Ubuntu 18.04 LTS - LXD Ubuntu launch using loopback ZFS (about 400MB)

# lxc launch ubuntu:16.04 test -s ianzfspool

(I have one other idle multi-GB container using the same ianzfspool.) I have lots of space in the pool:

# zpool list                                    
ianzfspool  99.5G  13.7G  85.8G         -     2%    13%  1.00x  ONLINE  -

If I loop, using lxc to create snapshots of the idle test container (400MB), the first ones create in a few seconds. As the number of lxc snapshots grows (currently over 1,200), now they take minutes to create. I have a script running in the test container that puts the current date in a file in /tmp every few seconds, so I have one file that is changing in the container in every snapshot; otherwise, the container is mostly idle. The first lxc snapshots used about 25K; the current ones (after 1,200 snapshots) use 66K. (After 2,470 snapshots they each use 115K and after 7,500 snapshots they each use 293K.)

#!/bin/sh -u                                                                   
# Create snapshots of the Ubuntu test container.
while : ; do
    count=$(( count + 1 ))
    cp=$( printf "%05d" $count )
    lxc snapshot test snap$cp
    echo "$0: done $cp" >/tmp/icount.txt

Edit 1: I currently am up to about 2,470 lxc snapshots and each new snapshot is taking about four minutes to create and uses about 115K. If I call zfs snapshot to take a snapshot of the container directly, instead of using lxc snapshot, the snapshot takes less than a second, even with 2,470 existing snapshots. The direct zfs snapshot only uses 20K (instead of 115K). Running zfs list takes only a second or two. If I run lxc list (instead of zfs list), that currently takes over four minutes with 2,470 existing snapshots. So the snapshot creation and listing slowdown isn't with ZFS, it's with LXD. Indeed, the lxd process itself has used 4,253 CPU seconds and has a VSIZE of 3.9G so far in this snapshot creation experiment.

I paused the lxc snapshot creation script and wrote one to loop creating direct zfs snapshots, and it has created more snapshots in five minutes than lxc has in three days. I paused it after about 3,000 direct ZFS snapshots.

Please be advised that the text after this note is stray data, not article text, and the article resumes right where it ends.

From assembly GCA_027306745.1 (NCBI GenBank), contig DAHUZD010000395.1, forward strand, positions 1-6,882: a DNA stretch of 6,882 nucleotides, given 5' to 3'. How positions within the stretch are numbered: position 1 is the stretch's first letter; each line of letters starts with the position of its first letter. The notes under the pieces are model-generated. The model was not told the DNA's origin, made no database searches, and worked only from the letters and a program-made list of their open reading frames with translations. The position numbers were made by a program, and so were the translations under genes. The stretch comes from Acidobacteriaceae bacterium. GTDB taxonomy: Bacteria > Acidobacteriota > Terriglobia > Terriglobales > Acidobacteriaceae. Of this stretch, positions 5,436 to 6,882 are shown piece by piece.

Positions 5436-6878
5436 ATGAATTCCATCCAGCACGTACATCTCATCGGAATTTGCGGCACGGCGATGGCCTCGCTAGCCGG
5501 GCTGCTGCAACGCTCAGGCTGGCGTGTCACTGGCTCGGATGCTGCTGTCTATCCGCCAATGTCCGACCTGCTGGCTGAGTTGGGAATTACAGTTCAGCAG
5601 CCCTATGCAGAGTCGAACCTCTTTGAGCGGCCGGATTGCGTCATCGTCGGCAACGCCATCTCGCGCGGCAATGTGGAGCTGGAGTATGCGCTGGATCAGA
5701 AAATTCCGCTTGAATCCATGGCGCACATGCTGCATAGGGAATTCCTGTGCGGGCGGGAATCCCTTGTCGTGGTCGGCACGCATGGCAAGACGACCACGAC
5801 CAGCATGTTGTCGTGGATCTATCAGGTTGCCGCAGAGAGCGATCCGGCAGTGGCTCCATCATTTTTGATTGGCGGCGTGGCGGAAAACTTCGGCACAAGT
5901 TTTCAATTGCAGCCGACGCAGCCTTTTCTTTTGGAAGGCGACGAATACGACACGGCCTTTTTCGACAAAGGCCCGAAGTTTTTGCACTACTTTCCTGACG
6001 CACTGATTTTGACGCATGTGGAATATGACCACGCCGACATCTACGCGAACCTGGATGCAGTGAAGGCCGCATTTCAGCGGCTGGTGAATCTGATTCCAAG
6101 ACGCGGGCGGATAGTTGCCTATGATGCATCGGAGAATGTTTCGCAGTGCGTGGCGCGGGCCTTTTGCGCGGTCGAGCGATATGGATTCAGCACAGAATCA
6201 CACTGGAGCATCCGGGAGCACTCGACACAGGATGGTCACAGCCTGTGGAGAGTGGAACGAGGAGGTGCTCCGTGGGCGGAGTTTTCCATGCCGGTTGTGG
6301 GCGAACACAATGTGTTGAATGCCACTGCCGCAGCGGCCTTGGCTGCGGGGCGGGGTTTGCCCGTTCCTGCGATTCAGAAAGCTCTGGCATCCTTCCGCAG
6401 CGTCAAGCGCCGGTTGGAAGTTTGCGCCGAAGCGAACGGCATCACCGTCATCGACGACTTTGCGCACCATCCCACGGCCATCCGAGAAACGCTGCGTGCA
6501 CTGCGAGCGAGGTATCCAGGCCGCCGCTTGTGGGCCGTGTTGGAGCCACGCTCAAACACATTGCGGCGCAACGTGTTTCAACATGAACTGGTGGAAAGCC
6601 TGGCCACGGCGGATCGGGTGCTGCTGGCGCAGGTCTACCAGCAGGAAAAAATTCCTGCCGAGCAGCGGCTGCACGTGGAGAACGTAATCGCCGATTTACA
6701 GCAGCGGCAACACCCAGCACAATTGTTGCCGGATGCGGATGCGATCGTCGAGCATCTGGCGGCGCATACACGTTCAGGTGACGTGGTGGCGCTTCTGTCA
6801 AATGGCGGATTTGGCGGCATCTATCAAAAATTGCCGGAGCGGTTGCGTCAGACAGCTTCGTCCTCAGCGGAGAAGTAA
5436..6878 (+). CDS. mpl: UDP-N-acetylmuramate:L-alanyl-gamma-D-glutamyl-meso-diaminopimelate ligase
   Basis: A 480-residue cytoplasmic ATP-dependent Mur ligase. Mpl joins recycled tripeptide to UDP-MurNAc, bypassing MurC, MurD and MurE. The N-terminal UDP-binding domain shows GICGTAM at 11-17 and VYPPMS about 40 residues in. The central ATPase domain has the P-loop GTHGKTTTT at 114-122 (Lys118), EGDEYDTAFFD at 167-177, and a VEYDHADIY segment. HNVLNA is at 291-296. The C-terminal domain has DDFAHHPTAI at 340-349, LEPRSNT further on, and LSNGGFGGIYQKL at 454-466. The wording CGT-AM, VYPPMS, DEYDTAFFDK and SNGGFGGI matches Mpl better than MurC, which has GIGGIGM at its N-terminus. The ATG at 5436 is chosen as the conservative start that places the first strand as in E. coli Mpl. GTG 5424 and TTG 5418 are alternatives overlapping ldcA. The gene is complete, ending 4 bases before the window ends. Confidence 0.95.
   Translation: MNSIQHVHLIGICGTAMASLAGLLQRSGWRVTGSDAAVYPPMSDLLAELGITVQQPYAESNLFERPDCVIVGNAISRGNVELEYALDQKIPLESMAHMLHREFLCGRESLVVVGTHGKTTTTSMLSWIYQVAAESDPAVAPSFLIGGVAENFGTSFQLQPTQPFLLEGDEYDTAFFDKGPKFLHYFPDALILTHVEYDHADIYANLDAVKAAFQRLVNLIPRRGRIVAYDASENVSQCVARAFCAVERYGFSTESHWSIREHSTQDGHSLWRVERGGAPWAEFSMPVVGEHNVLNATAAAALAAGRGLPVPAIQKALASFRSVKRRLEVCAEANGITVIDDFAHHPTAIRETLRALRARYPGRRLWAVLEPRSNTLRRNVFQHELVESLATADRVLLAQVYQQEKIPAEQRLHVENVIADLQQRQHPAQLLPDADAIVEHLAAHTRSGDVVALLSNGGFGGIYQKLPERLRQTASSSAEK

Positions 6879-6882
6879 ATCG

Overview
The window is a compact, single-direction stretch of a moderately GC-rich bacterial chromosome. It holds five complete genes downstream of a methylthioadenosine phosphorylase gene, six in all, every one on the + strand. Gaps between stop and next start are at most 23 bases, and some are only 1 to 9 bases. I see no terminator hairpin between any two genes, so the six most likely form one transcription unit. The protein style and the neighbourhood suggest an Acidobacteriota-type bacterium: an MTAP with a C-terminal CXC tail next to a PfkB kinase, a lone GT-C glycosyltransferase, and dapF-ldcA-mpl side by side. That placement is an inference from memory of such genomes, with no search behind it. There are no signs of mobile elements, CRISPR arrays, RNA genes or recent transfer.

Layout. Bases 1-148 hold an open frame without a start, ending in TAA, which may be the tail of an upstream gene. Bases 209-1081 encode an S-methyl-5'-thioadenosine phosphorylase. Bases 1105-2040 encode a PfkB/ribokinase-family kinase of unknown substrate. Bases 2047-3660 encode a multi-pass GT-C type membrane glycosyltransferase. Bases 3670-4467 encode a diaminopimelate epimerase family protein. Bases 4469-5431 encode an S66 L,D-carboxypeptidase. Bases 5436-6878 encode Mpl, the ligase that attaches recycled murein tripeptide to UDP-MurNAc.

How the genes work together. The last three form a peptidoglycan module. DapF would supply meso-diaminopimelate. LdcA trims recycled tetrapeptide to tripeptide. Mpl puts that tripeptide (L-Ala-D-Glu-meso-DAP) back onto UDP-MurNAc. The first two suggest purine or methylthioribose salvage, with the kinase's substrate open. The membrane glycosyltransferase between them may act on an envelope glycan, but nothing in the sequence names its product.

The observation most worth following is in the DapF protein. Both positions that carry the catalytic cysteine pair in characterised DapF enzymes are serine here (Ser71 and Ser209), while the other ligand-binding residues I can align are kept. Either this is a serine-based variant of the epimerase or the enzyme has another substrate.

I just re-ran lxc list and of course it still only shows the 2,471 lxc snapshots, but now it ran in only 40 seconds instead of four minutes. I just created another lxc snapshot and it only took 49 seconds instead of four minutes. What changed? Has creating a bunch of direct zfs snapshots somehow sped up lxc snapshot creation and listing? The lxc snapshots are still way slower to create than direct zfs snapshots, but something has improved with lxc snapshot creation (from four minutes to 49 seconds).

I let the ZFS snapshot creation proceed until 10,000 direct ZFS snapshots were created. (So now I have 2,472 lxc snapshots and 10,000 direct zfs snapshots of this test container.) The lxc list now takes 90 seconds (instead of 40) and lxc snapshot takes 100 seconds (instead of 49). Using ZFS directly is still two orders of magnitude faster than going via LXD.

Edit 2: After a reboot, LXD snapshot creation has sped up. I'm at 7,470 snapshots created via my lxc snapshot loop and each snapshot is now taking about 30 seconds to create and has a size of 293K. The lxc list takes 45 seconds. The zfs list takes 105 seconds and produces 17,507 lines of output (which includes the 10,000 direct ZFS snapshots). Doing zfs snapshot ianzfspool/containers/test@iansnap10001 directly (not via LXD) takes less than half a second -- still much faster than via LXD.